integration using numerical solution

I would like to integrate numerically (as a closed form does not exist) the following function:

$f(x) = a + b (\exp(-g(x-d)^2)$ with respect to $x$

1. I would like to integrate from 0 to infinity
2. I'd like to evaluate the integral for various values of the parameters $a$, $b$, $g$, $d$ (these could be incremental from 0 to 100 in increments of 1 for example for each parameter)
3. Id like to save the results

Can someone give me some direction on this, please?

• Well, Mathematica has a closed form for it....Try the function Integrate[]. Commented Dec 14, 2016 at 23:23
• @MichaelE2 How? It get that Integral of [....] does not converge on {0, Infinity}. Numerically I get integrals like $10^{27950}$ for some parameters. Commented Dec 14, 2016 at 23:25
• @corey979 a == 0, g > 0. (I meant a closed form for the integral/antiderivative of f(x) w.r.t x, that is, just the first sentence. The "it" is ambiguous, mea culpa. Clearly integrating a nonzero constant over an infinite interval is not going to converge.) Commented Dec 14, 2016 at 23:28
• @MichaelE2 Yes, of course... That's the second time in the last few days when I took the input from the OP without checking whether it makes sense. Time to get some more sleep I think. Commented Dec 14, 2016 at 23:44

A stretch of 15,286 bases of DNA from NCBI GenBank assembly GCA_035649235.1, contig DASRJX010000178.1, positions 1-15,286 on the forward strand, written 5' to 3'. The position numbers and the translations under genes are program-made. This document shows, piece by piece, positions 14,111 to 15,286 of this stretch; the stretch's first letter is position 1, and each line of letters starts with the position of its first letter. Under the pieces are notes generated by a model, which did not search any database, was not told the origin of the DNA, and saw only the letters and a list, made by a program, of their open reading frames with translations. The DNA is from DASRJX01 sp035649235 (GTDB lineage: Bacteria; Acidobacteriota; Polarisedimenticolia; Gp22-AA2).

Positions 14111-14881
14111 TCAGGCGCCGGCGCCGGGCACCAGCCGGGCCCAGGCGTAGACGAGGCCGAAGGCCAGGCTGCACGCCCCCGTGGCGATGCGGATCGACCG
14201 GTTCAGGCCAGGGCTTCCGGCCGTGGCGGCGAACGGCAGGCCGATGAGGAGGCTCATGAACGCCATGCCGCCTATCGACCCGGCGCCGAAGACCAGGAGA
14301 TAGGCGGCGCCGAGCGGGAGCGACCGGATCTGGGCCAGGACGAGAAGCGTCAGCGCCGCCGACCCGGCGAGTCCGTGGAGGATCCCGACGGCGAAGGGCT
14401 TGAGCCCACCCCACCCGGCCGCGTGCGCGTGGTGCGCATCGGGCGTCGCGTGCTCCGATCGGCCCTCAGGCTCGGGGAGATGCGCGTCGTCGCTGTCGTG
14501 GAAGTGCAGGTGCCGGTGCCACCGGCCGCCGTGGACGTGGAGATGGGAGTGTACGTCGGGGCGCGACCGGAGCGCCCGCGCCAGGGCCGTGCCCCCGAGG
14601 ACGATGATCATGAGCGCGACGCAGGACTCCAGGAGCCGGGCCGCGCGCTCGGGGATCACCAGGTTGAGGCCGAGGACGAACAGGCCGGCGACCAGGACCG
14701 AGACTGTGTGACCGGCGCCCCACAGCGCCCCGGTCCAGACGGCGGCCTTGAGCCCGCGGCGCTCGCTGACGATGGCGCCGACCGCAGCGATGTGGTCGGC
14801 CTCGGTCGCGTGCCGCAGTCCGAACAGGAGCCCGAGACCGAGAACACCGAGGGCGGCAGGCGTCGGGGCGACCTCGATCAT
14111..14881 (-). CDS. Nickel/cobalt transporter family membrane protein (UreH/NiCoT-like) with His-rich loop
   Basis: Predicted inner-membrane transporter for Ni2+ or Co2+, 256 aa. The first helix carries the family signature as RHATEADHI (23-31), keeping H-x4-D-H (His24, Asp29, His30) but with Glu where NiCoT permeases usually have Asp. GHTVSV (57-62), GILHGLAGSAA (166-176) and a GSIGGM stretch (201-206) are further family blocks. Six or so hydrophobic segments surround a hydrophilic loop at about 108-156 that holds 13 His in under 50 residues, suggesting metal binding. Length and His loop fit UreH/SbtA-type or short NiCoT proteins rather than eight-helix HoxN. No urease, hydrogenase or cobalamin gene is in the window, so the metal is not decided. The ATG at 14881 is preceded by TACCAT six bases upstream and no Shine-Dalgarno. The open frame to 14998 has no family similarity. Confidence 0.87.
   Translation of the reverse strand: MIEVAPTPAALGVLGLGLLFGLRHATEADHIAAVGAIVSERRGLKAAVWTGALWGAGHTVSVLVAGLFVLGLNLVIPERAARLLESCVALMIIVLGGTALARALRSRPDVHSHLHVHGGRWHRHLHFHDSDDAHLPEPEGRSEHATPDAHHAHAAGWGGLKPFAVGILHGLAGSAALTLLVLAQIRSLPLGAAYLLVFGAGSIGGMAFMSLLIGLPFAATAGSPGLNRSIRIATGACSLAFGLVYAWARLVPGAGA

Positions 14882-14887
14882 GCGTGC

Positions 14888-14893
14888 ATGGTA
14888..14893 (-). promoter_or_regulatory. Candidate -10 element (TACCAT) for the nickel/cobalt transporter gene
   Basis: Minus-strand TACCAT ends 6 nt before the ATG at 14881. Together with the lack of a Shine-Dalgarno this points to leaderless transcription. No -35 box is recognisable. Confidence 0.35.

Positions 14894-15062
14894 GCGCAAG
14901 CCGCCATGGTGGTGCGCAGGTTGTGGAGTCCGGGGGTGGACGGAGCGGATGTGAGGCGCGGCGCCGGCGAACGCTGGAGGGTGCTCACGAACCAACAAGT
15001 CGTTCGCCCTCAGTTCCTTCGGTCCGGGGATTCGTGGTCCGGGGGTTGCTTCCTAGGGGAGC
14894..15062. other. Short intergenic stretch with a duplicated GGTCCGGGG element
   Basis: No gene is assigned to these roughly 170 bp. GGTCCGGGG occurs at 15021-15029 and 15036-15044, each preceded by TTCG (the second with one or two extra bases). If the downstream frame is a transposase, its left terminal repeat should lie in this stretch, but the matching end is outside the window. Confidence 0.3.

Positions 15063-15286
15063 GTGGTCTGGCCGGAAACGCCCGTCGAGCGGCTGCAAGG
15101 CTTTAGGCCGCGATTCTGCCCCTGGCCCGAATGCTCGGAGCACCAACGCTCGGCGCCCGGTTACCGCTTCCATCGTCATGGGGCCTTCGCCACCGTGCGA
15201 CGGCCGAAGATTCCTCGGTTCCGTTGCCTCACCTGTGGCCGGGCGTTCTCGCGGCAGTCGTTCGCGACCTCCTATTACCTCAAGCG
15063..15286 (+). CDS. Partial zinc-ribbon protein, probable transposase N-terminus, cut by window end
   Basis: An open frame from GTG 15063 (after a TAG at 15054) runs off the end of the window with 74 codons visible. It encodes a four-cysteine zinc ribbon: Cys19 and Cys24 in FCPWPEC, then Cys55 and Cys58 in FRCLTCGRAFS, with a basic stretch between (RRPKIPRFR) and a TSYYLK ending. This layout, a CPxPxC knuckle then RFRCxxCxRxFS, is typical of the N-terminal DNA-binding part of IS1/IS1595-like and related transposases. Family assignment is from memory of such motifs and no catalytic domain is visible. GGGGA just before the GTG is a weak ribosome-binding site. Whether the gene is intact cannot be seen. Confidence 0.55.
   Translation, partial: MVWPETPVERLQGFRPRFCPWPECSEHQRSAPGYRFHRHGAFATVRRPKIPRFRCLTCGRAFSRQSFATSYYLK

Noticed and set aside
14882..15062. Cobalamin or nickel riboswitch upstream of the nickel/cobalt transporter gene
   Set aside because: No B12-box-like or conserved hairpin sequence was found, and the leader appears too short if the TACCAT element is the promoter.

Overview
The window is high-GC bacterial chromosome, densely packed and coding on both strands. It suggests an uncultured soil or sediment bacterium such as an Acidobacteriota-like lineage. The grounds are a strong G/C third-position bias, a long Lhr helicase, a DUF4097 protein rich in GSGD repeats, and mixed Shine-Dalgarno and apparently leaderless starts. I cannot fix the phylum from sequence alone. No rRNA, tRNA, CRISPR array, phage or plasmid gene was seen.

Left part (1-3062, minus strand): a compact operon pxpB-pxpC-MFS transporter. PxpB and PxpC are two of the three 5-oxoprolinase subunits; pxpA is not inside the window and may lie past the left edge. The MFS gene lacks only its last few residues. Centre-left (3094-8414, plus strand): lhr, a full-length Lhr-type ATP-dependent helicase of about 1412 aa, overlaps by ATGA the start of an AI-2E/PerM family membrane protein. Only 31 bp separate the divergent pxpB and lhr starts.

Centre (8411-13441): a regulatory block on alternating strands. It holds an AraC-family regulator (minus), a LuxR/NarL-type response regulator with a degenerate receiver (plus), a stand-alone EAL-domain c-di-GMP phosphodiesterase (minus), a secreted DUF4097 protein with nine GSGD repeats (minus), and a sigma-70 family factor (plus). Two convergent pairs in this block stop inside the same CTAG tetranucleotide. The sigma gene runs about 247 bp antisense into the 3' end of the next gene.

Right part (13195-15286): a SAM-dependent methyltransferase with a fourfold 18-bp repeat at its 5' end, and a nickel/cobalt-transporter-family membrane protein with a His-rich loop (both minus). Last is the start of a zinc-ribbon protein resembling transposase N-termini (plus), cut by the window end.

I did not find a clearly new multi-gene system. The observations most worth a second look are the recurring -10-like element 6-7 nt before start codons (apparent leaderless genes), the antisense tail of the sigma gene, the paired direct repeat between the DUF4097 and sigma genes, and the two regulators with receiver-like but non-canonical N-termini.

From the mathematical point of view, $a=0$ and $g>0$ for the integral to converge.

Numerical calculations (the long and hard way):

Clear@f
f[b_, g_, d_] := NIntegrate[b Exp[-g (x - d)^2], {x, 0, Infinity}]

{min, max, step} = {0, 100, 10};

int = Flatten[#, 2] & @
Quiet @ Table[{b, g, d, f[b, g, d]}, {b, min, max, step}, {g, min + step, max, step},
{d, min, max, step}]; // AbsoluteTiming


{3.56269, Null}

Length @ int


1210

Largest value:

Last /@ int // Max


56.0518

Part of the output:

int[[680 ;; 688]]


{{60, 20, 80, 0.}, {60, 20, 90, 0.}, {60, 20, 100, 0.}, {60, 30, 0, 9.70813}, {60, 30, 10, 19.4163}, {60, 30, 20, 19.4163}, {60, 30, 30, 0.}, {60, 30, 40, 0.}, {60, 30, 50, 0.}}

But there's a fast and easy way; because the integrand is Gaussian-like, there's an analytical integral:

h[b_, g_, d_] :=
Integrate[b Exp[-g (x - d)^2], {x, 0, Infinity},
Assumptions -> g > 0]

h[b, g, d]


For example

h[12, 4, 7] // N


10.6347